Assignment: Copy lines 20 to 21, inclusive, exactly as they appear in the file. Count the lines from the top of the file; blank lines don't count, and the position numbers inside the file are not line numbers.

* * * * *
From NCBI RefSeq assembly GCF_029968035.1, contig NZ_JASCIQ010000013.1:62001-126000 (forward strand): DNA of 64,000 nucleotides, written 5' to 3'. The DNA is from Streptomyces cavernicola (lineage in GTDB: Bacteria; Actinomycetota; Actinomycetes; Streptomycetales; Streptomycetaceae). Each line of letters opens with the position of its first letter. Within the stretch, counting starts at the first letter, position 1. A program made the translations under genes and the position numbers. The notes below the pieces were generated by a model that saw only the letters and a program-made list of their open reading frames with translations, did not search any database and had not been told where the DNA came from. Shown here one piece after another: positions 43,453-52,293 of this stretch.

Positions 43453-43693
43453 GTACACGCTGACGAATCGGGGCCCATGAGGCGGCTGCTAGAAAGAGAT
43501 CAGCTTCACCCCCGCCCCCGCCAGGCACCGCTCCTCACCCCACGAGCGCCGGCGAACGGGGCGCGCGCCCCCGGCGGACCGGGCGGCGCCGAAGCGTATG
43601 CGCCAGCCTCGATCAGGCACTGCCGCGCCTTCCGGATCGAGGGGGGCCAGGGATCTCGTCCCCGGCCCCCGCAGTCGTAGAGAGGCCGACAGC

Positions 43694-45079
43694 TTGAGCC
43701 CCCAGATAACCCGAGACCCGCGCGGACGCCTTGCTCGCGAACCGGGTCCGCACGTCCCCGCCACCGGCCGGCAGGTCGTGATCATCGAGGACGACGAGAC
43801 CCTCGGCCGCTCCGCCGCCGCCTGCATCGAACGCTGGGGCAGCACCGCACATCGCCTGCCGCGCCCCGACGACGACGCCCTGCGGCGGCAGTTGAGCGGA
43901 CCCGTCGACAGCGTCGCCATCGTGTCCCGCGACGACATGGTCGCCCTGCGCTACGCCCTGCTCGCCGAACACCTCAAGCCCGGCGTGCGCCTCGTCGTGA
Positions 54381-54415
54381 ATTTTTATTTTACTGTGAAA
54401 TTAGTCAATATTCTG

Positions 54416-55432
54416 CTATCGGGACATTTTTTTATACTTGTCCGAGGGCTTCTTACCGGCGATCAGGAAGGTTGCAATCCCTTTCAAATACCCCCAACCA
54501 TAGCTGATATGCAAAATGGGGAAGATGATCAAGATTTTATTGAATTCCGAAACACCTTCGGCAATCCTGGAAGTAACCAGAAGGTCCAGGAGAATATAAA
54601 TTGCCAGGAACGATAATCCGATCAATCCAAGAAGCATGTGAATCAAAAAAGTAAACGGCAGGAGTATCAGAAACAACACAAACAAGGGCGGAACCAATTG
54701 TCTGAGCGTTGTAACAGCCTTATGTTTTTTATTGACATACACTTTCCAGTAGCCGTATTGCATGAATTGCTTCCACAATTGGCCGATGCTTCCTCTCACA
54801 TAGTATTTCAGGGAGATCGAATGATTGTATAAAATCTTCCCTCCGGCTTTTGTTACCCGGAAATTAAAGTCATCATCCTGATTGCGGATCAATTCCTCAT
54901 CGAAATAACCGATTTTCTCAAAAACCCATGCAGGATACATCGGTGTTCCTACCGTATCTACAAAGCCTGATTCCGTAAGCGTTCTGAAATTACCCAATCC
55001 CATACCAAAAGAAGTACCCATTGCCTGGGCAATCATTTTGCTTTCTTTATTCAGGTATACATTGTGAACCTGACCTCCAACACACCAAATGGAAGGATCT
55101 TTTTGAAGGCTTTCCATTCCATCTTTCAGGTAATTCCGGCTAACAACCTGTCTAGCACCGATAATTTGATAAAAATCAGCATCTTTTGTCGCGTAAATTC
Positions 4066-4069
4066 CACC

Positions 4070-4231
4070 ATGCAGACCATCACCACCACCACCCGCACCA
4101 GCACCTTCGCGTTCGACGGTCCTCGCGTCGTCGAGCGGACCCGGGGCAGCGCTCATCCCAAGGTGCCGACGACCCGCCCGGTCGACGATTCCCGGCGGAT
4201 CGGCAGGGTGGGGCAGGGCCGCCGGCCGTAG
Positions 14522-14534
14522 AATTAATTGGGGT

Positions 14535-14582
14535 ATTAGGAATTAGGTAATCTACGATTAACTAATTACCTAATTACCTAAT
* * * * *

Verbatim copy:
54901 CGAAATAACCGATTTTCTCAAAAACCCATGCAGGATACATCGGTGTTCCTACCGTATCTACAAAGCCTGATTCCGTAAGCGTTCTGAAATTACCCAATCC
55001 CATACCAAAAGAAGTACCCATTGCCTGGGCAATCATTTTGCTTTCTTTATTCAGGTATACATTGTGAACCTGACCTCCAACACACCAAATGGAAGGATCT